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Facebook and Instagram are going to show even more posts from accounts you don’t follow

Facebook and Instagram are going to show even more posts from accounts you don’t follow


The future of social media is looking less social

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An image of the Meta logo.
Illustration by Alex Castro / The Verge

If you already have strong feelings about your Instagram feed increasingly showing Reels from accounts you don’t follow, just wait until next year.

Meta CEO Mark Zuckerberg said the company will more than double the amount of content from recommended accounts people see while using Instagram and Facebook by the end of 2023. He said that such recommendations currently account for roughly 15 percent of the content on Facebook, and that the percentage is already higher on Instagram.

The push, which Zuckerberg calls building the “Discovery Engine,” is a radical departure from Facebook and Instagram’s historical focus on showing posts from a user’s social graph, or list of friends. The shift is intended to compete with TikTok’s heavy use of AI to serve up videos regardless of where they come from. That approach has quickly made TikTok one of the most used apps in the world and spawned a whole new creator economy.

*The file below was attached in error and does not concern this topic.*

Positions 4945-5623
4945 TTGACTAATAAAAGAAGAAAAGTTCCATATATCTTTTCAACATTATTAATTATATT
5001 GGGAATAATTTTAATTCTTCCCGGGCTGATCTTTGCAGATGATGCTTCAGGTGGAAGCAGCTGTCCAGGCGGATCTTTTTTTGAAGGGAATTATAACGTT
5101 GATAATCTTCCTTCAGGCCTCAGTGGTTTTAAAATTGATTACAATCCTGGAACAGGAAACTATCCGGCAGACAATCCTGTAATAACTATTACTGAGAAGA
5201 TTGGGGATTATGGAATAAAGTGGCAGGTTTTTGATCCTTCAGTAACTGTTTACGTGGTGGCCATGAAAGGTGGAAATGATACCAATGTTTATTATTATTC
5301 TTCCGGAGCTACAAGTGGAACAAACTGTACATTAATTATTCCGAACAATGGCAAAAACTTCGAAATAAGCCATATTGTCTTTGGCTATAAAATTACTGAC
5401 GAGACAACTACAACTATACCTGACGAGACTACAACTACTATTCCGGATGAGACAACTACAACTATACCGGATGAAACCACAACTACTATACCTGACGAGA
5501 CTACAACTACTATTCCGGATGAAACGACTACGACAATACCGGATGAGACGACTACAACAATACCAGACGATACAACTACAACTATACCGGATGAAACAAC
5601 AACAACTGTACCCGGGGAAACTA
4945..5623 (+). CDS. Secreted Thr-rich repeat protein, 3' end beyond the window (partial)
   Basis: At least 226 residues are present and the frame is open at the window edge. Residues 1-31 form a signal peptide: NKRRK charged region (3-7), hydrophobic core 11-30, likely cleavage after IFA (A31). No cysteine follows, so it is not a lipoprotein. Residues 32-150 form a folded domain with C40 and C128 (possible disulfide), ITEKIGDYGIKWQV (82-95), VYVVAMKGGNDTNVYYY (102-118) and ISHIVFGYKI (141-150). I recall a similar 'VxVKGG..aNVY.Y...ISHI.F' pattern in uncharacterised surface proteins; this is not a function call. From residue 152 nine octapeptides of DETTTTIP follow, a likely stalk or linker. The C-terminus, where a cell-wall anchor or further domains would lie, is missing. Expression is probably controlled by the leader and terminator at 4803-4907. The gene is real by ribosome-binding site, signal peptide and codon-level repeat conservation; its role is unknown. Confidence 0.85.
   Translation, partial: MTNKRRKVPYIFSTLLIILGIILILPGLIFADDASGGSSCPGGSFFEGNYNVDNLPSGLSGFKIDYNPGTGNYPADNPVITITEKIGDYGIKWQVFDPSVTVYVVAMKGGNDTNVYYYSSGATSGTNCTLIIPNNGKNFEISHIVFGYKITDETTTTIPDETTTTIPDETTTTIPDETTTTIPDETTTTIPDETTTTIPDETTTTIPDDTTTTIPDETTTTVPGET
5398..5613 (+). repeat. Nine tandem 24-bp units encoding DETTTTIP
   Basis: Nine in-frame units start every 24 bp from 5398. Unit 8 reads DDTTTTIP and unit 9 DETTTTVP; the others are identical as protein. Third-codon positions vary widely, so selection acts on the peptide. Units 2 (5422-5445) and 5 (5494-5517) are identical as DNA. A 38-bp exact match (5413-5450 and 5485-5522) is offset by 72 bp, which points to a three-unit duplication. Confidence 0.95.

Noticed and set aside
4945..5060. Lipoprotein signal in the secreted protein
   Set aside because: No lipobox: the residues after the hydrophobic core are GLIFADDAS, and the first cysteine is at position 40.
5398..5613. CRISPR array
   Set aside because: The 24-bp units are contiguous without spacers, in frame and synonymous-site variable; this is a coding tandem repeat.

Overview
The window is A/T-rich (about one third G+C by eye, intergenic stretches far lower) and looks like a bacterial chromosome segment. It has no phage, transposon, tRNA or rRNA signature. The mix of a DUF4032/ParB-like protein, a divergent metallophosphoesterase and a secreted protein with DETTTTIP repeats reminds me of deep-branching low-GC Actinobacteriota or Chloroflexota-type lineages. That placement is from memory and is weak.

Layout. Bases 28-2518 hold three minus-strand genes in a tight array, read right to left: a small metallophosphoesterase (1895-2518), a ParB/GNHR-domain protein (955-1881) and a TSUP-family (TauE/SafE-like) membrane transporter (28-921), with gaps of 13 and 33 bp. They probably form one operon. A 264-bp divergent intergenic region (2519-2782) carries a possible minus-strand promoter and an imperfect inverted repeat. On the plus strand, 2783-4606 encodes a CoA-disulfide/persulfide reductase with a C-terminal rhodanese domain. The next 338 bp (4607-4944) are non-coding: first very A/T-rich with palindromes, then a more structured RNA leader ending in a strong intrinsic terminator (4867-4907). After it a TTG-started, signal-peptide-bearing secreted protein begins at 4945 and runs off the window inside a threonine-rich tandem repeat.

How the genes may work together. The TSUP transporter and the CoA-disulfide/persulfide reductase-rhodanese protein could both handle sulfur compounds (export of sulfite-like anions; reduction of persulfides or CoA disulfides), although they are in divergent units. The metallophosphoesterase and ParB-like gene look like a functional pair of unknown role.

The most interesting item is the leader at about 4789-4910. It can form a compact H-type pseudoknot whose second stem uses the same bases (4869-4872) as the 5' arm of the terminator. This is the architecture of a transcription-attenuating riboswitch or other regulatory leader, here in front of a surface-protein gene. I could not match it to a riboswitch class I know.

During Meta’s second quarter earnings call on Wednesday, Zuckerberg explained that as “Al finds additional content that people find interesting, that increases engagement and the quality of our feeds.” He said Meta will use AI to recommend all the content people publicly share on its service, such as links or photos.

“In that sense, I think what we’re doing is going to be pretty unique,” he said, alluding to TikTok’s singular focus on short videos. “I don’t think people are going to want to be constrained to one format.”

Facebook’s last big shift in how it recommends content was in 2018, when Zuckerberg announced a strategy focused on encouraging “meaningful social interactions” (MSI) between friends in the News Feed. When it was introduced, Zuckerberg predicted that it would lead to a decrease in time spent on the social network but leave users feeling better.

“The research shows that when we use social media to connect with people we care about, it can be good for our well-being,” he said at the time. “On the other hand, passively reading articles or watching videos — even if they’re entertaining or informative — may not be as good.”

Now that Meta’s business is slowing and Facebook’s user base is aging, Zuckerberg appears to be throwing out the past four years of how the feed was architected. On Wednesday, he said that people were shifting away from sharing in feeds altogether and instead communicating over private messages.

“One social trend that we’re seeing is that instead of people just interacting in comments in feeds, most people find interesting content in their feeds and then message that content to friends and interact there.”